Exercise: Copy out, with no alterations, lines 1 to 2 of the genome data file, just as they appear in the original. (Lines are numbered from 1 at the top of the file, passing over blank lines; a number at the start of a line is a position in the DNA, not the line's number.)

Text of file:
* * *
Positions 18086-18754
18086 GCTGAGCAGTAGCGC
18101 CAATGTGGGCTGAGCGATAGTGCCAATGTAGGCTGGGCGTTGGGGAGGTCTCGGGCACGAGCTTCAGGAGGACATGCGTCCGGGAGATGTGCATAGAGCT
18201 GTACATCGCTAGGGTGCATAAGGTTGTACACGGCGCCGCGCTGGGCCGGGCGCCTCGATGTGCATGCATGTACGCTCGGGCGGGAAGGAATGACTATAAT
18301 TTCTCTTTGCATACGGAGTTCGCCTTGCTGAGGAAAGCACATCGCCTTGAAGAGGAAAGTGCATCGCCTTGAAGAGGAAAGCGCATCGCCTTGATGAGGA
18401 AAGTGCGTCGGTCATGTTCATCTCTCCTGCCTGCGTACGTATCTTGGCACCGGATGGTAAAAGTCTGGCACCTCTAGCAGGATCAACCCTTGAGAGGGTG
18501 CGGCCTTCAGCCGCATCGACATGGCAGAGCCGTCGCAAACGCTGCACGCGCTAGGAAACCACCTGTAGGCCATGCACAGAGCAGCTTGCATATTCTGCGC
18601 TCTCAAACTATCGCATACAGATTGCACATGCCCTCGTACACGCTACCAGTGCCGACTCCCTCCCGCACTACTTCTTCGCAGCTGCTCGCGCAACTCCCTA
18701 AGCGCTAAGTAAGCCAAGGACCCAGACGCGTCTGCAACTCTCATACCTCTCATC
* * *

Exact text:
Positions 18086-18754
18086 GCTGAGCAGTAGCGC